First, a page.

BT releases plan to make the UK the fastest broadband nation, hitting back at its rivals who called for it to break-up, aiming to connect 10 million homes, by 2020, to ultrafast broadband and increase the minimum broadband speed to 5-10Mbps for homes that cannot get fibre.
The announcement was made in the week when it rivals, including Sky, Vodafone and TalkTalk, criticised the quality of UK broadband, in a letter to the Financial Times, stating that BT should be split.
In the letter, rivals claimed that millions of customers are currently being provided with a “substandard” service. They said that it was time for “radical reform”, calling on Ofcom to ask the Competition and Markets Authority to commence a full market investigation of BT. Ofcom is now in the process of considering whether BT Openreach, which runs the telecoms network, should be separated from the rest of the firm.
The letter reads:
“Ofcom is conducting the most fundamental review of the communications market in a decade, and has identified serious problems with the ownership of the national telecoms network by BT Openreach.
“These include a conflict of interest in the role of BT, poor quality of customer service and difficulties in enforcing the existing regulatory regime. The result is a substandard experience for millions of customers and diminished opportunity for alternative providers to compete effectively.”
BT’s Chief Executive Gavin Patterson hit back, saying that his firm could cement the UK as the G20’s leading digital economy.
The firm’s plans include:
- A new universal minimum broadband speed of 5-10Mbps
- Extending fibre broadband beyond government’s target of 95%
- Achieving speeds of between 300-500Mbps for 10 million premises by the end of 2020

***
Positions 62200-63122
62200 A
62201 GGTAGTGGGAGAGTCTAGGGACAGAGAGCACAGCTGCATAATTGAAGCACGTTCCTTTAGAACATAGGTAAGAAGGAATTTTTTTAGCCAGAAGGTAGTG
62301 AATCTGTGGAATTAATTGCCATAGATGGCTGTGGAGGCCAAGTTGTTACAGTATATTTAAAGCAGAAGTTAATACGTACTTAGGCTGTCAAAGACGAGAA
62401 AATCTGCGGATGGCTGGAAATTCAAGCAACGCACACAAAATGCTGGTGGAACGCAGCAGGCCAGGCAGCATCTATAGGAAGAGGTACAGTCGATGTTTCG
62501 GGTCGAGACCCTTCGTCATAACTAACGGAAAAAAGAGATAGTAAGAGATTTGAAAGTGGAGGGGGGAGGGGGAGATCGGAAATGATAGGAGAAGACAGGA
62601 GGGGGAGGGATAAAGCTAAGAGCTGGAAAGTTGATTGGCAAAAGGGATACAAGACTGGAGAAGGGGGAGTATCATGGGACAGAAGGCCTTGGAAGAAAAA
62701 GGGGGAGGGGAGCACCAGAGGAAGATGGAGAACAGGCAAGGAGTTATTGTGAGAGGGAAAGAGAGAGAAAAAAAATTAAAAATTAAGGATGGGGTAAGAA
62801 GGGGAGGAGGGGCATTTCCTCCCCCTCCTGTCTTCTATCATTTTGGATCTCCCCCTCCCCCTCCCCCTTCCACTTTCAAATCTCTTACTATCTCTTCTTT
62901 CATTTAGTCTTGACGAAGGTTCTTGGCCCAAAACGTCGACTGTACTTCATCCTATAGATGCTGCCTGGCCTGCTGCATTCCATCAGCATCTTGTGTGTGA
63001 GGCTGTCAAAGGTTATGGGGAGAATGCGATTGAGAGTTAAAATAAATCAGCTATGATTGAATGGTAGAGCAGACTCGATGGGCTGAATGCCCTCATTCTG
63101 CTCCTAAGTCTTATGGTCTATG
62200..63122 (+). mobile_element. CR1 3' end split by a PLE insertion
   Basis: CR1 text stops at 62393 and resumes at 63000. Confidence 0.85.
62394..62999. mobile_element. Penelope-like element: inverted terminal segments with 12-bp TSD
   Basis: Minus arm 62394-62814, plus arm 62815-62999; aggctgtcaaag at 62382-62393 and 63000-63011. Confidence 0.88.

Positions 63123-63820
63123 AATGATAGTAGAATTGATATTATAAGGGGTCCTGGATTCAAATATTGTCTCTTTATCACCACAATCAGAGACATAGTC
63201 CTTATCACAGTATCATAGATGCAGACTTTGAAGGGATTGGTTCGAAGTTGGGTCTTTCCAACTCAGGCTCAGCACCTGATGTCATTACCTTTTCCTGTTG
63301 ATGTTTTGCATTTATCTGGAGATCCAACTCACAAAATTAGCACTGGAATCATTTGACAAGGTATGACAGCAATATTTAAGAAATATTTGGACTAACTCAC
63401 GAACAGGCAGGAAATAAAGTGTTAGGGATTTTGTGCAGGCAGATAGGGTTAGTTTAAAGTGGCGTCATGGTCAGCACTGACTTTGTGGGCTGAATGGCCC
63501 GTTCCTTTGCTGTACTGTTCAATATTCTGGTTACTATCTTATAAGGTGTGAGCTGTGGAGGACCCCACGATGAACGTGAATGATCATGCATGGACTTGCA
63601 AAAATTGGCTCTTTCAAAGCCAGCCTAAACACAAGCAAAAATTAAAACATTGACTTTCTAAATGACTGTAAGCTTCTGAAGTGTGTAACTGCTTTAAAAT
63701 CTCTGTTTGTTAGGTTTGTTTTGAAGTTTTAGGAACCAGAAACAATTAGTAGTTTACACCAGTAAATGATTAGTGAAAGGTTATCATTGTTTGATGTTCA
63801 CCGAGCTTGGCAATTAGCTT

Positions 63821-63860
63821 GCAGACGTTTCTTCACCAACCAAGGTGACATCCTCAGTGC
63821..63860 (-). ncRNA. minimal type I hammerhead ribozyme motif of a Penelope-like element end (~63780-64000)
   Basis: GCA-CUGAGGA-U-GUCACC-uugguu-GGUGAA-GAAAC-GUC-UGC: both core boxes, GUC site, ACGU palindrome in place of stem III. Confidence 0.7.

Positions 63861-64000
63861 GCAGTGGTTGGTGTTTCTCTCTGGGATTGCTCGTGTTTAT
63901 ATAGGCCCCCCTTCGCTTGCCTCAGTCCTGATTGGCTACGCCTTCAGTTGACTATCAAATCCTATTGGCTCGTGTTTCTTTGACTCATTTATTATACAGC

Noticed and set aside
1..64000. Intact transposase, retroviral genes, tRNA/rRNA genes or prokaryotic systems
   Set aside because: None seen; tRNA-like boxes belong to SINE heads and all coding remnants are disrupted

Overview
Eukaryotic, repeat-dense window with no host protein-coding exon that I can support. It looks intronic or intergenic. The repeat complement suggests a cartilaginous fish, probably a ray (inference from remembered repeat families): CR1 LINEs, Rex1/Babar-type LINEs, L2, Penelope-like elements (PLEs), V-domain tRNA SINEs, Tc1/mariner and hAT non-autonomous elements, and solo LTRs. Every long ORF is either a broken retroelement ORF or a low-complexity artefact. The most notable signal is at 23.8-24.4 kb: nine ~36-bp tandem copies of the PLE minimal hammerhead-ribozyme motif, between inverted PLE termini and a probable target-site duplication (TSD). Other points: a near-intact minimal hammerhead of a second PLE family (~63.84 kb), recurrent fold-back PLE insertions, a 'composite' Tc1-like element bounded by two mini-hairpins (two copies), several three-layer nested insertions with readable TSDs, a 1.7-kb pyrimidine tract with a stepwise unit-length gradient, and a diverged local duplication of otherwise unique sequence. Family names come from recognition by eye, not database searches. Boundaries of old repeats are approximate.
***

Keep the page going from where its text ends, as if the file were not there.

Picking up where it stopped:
- Co-funding more community broadband schemes
- Increasing the number of on-time customer installations
- Improving customer service with text updates and engineer’s mobile numbers
“We want to forge an ultrafast future for Britain and stand ready to help government deliver the broadband speeds necessary for every property to enjoy modern day internet services, such as high definition TV streaming and cloud computing.”
Ofcom has published its published its latest data on the volume of consumer complaints among broadband providers. Although BT saw its complaints fall, it still generated more than the industry average. The provider with smallest number of complaints was Sky, followed by Virgin Media.
The most complaints for broadband were generated by E, and TalkTalk’s complaint volume increased. Plusnet also saw a reduction in its complaint volumes but like BT also had more than the industry average.
A spokesman for Ofcom said:
“It’s important that BT is looking to help address the growing needs of broadband users who rely on its network, and we welcome the company’s commitment to provide ultrafast broadband to 10 million premises.
“We look forward to discussing BT’s proposals in more detail, including its commitments on Openreach’s performance – something Ofcom has been clear must continue to improve.”
Source: BBC News